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Real Racing 2 HD to offer console-style gaming with iOS 5, AirPlay & Apple TV

post #1 of 23
Thread Starter 
Developer Firemint announced on Wednesday that its popular Real Racing 2 HD game will take advantage of wireless AirPlay Mirroring functionality with iOS 5 and the iPad 2, allowing a console-style gaming experience when streamed to the Apple TV that's similar to the Wii U unveiled by Nintendo this week.

Firemint declared that its racing game will be "first" to allow "wireless big screen gaming" when Apple's iOS 5 arrives this fall. AirPlay Mirroring for iPad 2 was one of many features for iOS 5 highlighted by Apple this week, and the feature will allow users to wirelessly stream whatever is on their iPad 2 screen to an HDTV via Apple TV.

Currently, AirPlay allows users to stream video and audio content to the Apple TV. But AirPlay Mirroring will allow games like Real Racing 2 HD (iTunes link) to offer a more traditional console-like gaming experience, with the iPad 2 acting as a controller for games being played on the big screen.

Previously, Firemint took advantage of Apple's new HDMI adapter to offer 1080p output of Real Racing 2 HD. But that method required users to be tethered to their TV with an HDMI cable.

With iOS 5 and AirPlay Mirroring, Real Racing 2 HD, which sells for $9.99 on the App Store, will be "the most liberating and immersive racing experience ever," Firemint said. The new version will offer full-screen gameplay without a border on an HDTV.

"Relish Real Racing 2 HD's superb visuals as they're streamed effortlessly to your big screen TV," the developer said. "Grip your iPad 2 and steer with unerring precision and the freedom of wireless play. Stay closer than ever to the track with real-time racing telemetry, displayed directly on your iPad's screen."



Both an Apple TV-connected HDTV and the iPad 2 display will be utilized by the game, offering dual-screen gaming over AirPlay. It's a gameplay experience not unlike Nintendo's Wii U, announced at the Electronic Entertainment Expo this week.

The highlight of Nintendo's next-generation console is its controller, which features a 6-inch resistive single-touch screen that has drawn comparisons to Apple's iPad. But Nintendo's touchscreen will be driven by the power of the Wii U gaming console it wirelessly connects to, while the iPad is a standalone device.
post #2 of 23
There's an error in the article. The game is $9.99, not $12.99. My intelligent guess is that the price mentioned in the article is listed in Australian dollars.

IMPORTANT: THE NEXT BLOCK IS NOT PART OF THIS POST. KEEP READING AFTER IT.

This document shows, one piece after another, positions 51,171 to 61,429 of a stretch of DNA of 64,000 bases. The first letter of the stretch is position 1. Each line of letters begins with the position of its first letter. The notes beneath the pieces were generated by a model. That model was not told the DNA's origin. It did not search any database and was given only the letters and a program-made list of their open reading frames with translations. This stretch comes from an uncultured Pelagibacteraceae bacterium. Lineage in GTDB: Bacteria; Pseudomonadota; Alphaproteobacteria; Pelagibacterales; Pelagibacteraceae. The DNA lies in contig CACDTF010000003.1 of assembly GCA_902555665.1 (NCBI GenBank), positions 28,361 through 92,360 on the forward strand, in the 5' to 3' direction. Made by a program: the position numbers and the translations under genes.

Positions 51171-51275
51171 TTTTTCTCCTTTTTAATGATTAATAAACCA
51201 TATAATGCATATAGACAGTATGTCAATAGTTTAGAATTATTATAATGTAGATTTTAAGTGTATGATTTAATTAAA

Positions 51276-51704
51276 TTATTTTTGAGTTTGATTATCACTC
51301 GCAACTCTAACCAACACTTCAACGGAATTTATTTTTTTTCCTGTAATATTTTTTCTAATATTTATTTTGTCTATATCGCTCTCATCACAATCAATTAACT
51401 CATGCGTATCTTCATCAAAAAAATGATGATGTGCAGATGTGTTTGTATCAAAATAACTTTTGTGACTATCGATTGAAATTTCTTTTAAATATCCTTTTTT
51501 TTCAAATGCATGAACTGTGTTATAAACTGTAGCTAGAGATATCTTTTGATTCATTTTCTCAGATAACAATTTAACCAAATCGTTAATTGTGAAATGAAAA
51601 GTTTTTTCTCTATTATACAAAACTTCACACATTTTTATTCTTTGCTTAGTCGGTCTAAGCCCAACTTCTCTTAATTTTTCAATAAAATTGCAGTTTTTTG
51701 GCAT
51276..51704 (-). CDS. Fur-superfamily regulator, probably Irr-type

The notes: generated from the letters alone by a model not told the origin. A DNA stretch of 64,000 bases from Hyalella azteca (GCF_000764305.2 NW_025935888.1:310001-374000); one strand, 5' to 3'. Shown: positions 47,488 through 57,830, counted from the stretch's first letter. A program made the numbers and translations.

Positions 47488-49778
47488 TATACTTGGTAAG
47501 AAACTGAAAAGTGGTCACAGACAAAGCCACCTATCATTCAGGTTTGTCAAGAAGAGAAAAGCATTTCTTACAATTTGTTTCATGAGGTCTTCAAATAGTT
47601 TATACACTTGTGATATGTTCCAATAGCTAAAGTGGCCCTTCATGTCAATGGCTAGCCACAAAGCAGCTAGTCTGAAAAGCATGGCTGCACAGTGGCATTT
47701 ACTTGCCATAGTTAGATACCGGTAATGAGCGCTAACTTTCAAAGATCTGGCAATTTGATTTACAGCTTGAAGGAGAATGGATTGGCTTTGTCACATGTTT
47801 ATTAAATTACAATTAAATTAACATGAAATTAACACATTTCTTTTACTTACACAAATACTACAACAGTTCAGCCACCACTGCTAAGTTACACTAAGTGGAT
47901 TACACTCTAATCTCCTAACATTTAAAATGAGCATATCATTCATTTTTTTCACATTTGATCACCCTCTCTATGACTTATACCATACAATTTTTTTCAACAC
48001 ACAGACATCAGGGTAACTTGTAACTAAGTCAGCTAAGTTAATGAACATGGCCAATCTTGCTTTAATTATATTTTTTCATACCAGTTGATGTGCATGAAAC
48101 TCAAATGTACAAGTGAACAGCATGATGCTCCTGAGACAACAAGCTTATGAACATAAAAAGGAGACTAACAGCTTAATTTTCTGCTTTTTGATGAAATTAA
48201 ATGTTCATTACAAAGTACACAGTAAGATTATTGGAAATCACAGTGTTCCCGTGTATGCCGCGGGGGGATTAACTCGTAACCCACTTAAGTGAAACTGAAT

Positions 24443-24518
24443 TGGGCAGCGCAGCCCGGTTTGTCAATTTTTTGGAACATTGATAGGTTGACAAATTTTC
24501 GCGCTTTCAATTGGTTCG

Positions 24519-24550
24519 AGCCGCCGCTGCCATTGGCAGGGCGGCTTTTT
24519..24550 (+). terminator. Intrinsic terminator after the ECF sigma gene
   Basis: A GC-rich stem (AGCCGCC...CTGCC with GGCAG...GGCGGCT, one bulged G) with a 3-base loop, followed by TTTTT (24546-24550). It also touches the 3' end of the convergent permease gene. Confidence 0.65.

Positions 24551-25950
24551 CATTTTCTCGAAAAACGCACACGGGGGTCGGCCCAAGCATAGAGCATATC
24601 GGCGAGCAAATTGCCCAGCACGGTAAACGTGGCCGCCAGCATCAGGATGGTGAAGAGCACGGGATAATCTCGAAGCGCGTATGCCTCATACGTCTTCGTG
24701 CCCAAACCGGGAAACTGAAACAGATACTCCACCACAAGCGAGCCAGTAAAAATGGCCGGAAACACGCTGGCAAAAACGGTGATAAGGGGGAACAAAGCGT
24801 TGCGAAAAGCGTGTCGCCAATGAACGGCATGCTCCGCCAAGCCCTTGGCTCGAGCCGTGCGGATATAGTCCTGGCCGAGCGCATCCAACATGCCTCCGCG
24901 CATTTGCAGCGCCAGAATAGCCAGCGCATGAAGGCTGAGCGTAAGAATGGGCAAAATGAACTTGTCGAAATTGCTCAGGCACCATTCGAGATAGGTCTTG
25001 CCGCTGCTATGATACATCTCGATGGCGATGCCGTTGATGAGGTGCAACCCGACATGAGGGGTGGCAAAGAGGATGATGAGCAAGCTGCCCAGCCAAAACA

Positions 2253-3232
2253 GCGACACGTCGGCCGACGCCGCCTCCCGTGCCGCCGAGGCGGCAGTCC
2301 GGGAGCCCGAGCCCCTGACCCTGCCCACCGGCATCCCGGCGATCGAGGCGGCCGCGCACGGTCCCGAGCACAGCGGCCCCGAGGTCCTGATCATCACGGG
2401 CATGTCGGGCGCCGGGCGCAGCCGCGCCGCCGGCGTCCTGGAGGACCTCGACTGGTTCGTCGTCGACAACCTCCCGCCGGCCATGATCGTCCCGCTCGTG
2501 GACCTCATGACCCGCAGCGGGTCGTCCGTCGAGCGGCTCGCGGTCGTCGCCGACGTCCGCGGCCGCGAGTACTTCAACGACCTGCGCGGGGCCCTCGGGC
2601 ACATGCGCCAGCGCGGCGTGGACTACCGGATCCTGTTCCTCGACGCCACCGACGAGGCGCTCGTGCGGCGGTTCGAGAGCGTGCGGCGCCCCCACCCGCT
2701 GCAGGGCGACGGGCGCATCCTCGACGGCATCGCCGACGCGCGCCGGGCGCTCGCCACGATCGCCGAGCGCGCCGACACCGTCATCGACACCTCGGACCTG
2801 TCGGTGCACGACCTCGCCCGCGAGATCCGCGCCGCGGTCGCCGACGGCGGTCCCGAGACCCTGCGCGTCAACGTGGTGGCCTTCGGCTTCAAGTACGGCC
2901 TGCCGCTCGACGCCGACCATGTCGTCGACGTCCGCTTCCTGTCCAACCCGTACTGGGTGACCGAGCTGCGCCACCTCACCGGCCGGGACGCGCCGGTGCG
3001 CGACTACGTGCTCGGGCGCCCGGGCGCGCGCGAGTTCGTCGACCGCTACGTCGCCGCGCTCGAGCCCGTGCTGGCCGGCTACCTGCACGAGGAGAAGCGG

post #3 of 23
on/off topic - the rumours of Apple TV as a an actual panel ... I no more think they are going this way... the included mirroring functionality seem to suggest they are on their way to push a TV box or console some time in the future, not an actual screen. If you think of it, they do already offer a reasonably large 27" panel (many ppl use panels even smaller around their houses).

Considering, there are screen offers now that bring loads of pixels to a 10" screens, Apple might go for a 40-42" screen (the largest market) as monitor/TV screen, but with Apple TV as a box, not as a built in functionality.

Just my personal op.
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post #4 of 23
Id guess that the new iPhone will have the improved graphics that will allow this too.

But, although this sounds fine for letting others watch what you're playing, I'm skeptical that you will be able to watch the screen and tilt to steer, like a console with a controller. There may just be too much lag. Even a fraction of a second could throw things off too much. My guess is that they'll need to do the game processing on the Apple Tv itself before this will really work.
post #5 of 23
I’m curious about what kind of frame rate and delay you’ll get using wireless streaming of in-game graphics, rather than a direct connection with HDMI. Can wireless streaming really keep it up so you get a nice gaming experience without stuttering graphics and delays on the TV?